- Bill C93 allows Canadians to request the removal of cannabis charges under 30 grams from their criminal record for free.
- The previous policy had a waiting period of 5 to 10 years and cost $631.
When it comes to marijuana regulation and legalization, Canada is easily the most progressive country in the entire industry. They’ve already legalized recreations and medicinal use of marijuana across the nation, and they are taking those efforts a step further. According to an announcement by Federal Justice Minister David Lametti, Canadian citizens with simple cannabis possession convictions can have these charges expunged from their records, according to an article from Grizzle.
Lametti declared that Bill C93 is now in effect, during a press conference in Montreal. With the new bill, all Canadians are eligible for free and expedited record suspensions for marijuana possessions of 30 grams or less. This new bill should help individuals with previous charges to secure housing, enroll in education, and gain employment going forward.
The updated policy will also help with traveling beyond the borders of Canada, and there will be no fee to make this possible. Formerly, anyone who wanted these charges expunged would have to wait at least five years and would have to pay $631 to a parole board. Now, “applicants will no longer have to wait a single minute and will not owe the parole board a single cent,” says Lametti.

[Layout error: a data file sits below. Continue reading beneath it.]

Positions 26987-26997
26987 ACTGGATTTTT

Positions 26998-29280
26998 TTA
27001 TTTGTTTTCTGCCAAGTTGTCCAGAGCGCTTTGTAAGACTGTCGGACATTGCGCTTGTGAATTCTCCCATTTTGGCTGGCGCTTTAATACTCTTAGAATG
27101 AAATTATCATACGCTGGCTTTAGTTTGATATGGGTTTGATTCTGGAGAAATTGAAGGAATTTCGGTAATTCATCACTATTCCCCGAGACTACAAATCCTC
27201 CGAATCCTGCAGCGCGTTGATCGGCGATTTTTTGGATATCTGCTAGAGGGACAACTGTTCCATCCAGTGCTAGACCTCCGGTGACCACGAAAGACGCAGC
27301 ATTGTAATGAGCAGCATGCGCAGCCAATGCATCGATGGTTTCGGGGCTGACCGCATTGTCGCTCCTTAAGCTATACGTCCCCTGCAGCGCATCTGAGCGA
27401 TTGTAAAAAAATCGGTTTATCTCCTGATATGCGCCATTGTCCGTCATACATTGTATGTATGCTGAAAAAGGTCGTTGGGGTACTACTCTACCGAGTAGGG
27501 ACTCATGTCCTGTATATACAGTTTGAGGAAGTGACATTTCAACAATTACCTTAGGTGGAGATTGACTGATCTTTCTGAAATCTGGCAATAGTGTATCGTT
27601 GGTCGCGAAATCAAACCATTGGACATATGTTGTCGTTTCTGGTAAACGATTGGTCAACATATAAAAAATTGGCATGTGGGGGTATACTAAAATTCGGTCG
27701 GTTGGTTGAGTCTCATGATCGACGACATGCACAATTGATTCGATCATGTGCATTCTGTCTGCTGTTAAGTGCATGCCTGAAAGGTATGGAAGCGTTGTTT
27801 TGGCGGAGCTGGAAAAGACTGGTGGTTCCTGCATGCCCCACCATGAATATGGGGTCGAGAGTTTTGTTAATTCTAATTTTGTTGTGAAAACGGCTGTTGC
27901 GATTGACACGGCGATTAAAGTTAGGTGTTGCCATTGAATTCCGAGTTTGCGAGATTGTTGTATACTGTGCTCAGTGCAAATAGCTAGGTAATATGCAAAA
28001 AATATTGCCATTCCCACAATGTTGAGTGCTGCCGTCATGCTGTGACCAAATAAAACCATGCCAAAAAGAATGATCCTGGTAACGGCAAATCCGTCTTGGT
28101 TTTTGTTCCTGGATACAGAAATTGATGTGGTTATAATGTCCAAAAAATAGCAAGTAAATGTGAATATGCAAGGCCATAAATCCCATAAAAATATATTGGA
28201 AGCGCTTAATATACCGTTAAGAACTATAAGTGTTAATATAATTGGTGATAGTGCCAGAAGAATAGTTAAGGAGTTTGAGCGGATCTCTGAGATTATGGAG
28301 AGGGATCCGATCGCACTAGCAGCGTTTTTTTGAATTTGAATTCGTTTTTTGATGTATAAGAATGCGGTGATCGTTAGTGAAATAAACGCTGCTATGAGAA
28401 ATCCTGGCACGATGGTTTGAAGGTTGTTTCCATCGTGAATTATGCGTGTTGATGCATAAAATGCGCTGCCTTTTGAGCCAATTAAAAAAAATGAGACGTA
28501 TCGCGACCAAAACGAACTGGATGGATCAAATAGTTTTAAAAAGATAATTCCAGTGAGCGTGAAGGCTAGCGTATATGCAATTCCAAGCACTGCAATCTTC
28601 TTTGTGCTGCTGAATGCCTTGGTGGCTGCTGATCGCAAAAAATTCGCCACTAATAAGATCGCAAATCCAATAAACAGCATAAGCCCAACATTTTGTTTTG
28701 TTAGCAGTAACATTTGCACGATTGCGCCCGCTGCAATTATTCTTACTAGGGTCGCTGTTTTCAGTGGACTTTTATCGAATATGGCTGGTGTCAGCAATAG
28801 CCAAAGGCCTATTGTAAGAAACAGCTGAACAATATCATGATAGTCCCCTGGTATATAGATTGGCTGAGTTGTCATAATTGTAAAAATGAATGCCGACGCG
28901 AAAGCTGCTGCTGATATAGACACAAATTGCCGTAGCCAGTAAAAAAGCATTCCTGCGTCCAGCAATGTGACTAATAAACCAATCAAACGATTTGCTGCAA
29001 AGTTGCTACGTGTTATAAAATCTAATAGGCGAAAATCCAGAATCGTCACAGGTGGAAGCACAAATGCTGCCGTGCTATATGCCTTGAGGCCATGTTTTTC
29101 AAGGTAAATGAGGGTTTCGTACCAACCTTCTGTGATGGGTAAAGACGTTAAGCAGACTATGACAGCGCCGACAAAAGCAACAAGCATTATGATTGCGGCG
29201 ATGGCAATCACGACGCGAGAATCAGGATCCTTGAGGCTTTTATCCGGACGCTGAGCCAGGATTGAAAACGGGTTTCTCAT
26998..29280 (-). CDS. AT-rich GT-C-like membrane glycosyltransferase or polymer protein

Lametti feels that this announcement is “particularly significant” for individuals that have been disproportionally affected by the prohibition, including black and indigenous communities. Lametti, who is also the Attorney General, predicts that there’s about 250,000 Canadians that have potentially erasable convictions, which would happen instantly with this new law. To clear these charges off their records, Canadians will need to apply to receive a copy of their criminal record, agree to have their fingerprints recorded, and request the removal of the offence.
Bill C93 was launched by Ralph Goodale, the Liberal Party Minister of Public Safety, in March, ultimately hoping to eliminate the barriers that keep individuals from reintegrating in their community after these indiscretions. While there were many amendments to the bill from the committees that saw it, the Senate approved the bill after the third reading, which occurred in June 2019.